Instead of copying and pasting cloth movement samples into the timeline, I just built an instrument that I then used and was able to manipulate. I don’t have a Foley studio, so I pulled a bunch of samples together and recorded myself in leather jackets and put that together, which was really great.
Concept 2 helped me to create the drones behind the final scene in the play. It was raining and there was this ominous background bed that was happening. And I used Concept 2 for that as well. I have used Weaponiser to make some sound effects also.
How Sound Design for Theatre is Evolving
There is a movement toward digital technology in theatres. The wireless radio frequency microphones are moving toward digital, which is helpful because the FCC has taken so much bandwidth away. These changes take time because we have to buy new equipment.
The quality of speakers is increasing exponentially too. The products that are coming out now are just absolutely stunning. Meyer are putting out really stunning and absolutely wonderfully sounding speakers that use less power, and have less output on their rear, so there’s less noise being thrown back onto the stage – just generally a much cleaner sound.
They’re also coming out with digital products now as well. So, instead of using copper wiring connections, everything is on a network. Plus, of course, computer processors are getting faster, so we have more ability now to incorporate more studio techniques into our work because the computers can process in real-time without too much latency.
Latency is always an issue right when you’re going from analogue to digital and back to analogue again. Now, I think we have processors and computers that are fast enough to deliver two and a half milliseconds of latency, which is really great.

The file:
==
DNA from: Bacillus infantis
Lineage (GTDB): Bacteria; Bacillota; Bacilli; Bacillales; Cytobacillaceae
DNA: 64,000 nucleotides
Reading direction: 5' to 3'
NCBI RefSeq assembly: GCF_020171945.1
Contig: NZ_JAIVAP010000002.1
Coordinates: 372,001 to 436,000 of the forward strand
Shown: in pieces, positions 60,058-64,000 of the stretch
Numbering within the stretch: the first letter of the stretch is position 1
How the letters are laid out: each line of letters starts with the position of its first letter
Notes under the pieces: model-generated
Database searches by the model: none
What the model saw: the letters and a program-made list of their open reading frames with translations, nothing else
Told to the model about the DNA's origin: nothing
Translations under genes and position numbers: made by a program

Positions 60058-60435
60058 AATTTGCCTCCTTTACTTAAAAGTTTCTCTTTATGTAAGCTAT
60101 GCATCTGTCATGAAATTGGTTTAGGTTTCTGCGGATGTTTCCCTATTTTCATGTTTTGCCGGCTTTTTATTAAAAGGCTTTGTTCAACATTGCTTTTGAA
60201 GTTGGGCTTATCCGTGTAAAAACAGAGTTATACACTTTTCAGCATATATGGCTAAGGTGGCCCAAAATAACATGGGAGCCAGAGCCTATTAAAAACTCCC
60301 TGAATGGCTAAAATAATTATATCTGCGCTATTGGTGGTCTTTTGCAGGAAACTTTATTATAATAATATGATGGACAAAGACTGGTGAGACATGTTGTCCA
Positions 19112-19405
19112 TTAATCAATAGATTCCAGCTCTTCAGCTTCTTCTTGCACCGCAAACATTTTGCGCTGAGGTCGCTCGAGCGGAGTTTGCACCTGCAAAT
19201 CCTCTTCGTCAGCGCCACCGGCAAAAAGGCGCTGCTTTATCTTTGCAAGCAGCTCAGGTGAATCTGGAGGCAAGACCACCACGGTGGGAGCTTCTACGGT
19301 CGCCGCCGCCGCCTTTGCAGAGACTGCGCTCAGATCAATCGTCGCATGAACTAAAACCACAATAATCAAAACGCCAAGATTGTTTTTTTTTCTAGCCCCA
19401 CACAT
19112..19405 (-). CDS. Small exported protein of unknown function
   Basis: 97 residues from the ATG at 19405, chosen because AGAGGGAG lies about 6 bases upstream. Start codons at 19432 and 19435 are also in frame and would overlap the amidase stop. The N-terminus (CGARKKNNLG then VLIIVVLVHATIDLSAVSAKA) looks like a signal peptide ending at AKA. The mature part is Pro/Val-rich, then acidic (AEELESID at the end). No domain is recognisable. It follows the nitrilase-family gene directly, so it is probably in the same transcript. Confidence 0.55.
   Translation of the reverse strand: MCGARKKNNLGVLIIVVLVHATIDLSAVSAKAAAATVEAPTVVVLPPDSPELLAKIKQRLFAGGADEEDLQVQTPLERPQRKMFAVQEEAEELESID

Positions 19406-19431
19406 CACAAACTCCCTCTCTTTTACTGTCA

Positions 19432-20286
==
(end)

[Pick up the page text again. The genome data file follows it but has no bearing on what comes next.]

Stepping Into the Theatre Sound Design World
Learn Every Job
I’ve pushed boxes, I’ve lifted speakers, I’ve rigged speakers. I’ve uncoiled and coiled cable, I’ve crawled underneath stages, I’ve stage managed, I’ve done props, I’ve done scenic painting, I’ve been a mixer, I’ve been an A2, I’ve been an associate, I’ve been an assistant and now I’m a designer.
I understand how each of the jobs on my team function and what their purposes are. I know how to do those jobs, which means that I know how to communicate with my team and help them to achieve their goal. So do every job you can. It’s never going to hurt you to learn a new perspective, and it will just make you able to communicate that much better!
Everytime you Enter a Room, do it Asking How you can Help
Nevin, who is also my partner on ‘Hadestown’, gave me that piece of advice. What I take that to mean is that it’s not about you or your design. It’s about the story and how you can help tell the story and
Other than that, I’d say – keep showing up. Not just for yourself, but for your team, for the other creative team members, your directors, and your other designers. Show up for the actors, show up for the story, show up for the piece, show up for the playwright, but show up, show up fully and if you keep showing up, then you’ll keep getting offers. Show up and be present and work hard.
For more on Jessica Paz and her sound design work: Visit Her Website
For more sound design advice: Read Christa & Vanny’s guide here